Our analysis of 73 cases from 14 jurisdictions finds that, in contrast to previous interpretations8, limitations in the scientific evidence provided to past lawsuits may have hindered the making of findings of causation. This conclusion is based on the finding that such evidence lags significantly behind the state-of-the-art in climate science. To maximise the chances of establishing causation in the courts, plaintiffs should ensure that (1) cases filed concern impacts that are demonstrably attributable to climate change, and (2) that evidence submitted to the courts clearly substantiates the alleged relationship between defendants’ emissions and plaintiffs’ losses.

Across jurisdictions, courts have found insufficient links between defendants’ emissions and plaintiffs’ injuries. In some cases courts have explicitly, and incorrectly, stated the infeasibility of scientifically attributing climate impacts to individual emitters33,34. This underlines the importance of dialogue between the legal and scientific communities on the factual basis for causal claims. Better dialogue would ensure that lawyers are aware of, and able to request, evidence that can be used to robustly evaluate causal claims. This could be achieved through selection of independent experts with relevant scientific expertise, such as Intergovernmental Panel on Climate Change authors, as well as (outside the context of any particular case) funding to support the continuing development of the science in this field. Effective use of climate-science evidence in the courts could overcome existing obstacles to causality, set precedent for demonstrating legal causality with climate-science evidence, and make successful litigation on climate-change impacts feasible.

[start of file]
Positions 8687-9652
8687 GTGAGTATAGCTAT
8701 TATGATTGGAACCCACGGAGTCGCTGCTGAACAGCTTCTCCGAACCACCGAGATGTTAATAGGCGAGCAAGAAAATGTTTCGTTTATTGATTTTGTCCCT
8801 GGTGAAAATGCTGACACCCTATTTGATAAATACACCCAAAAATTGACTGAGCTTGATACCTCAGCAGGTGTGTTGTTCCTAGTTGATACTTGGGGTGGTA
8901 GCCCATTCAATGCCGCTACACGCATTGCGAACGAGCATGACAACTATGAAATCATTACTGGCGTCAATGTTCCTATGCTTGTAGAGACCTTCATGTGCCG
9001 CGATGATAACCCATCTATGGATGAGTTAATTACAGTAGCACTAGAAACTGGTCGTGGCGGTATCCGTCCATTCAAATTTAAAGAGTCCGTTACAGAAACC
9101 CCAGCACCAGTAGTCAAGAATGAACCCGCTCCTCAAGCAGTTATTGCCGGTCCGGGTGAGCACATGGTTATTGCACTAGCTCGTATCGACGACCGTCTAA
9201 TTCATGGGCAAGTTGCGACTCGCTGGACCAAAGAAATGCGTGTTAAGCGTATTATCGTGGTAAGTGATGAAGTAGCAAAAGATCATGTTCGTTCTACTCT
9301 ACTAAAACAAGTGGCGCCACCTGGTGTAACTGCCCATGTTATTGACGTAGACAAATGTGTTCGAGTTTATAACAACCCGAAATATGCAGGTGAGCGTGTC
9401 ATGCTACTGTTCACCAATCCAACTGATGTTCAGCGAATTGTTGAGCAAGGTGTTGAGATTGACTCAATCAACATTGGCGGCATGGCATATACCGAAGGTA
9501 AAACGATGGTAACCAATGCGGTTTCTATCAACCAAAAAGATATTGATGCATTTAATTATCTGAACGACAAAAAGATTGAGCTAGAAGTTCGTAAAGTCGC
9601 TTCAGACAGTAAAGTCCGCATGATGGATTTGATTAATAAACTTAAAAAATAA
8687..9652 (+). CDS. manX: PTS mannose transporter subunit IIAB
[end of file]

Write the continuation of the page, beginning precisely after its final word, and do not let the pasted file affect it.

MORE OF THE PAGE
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Acknowledgements

We are grateful to P. Guzik for research assistance and to C.-F. Schleussner for valuable comments on the manuscript. We gratefully acknowledge support from the Foundation for International Law for the Environment, R.S.-S. acknowledges support from the Natural Environment Research Council grant NE/S007474/1, Climate Analytics, and the Oxford Martin Programme on the Post-Carbon Transition.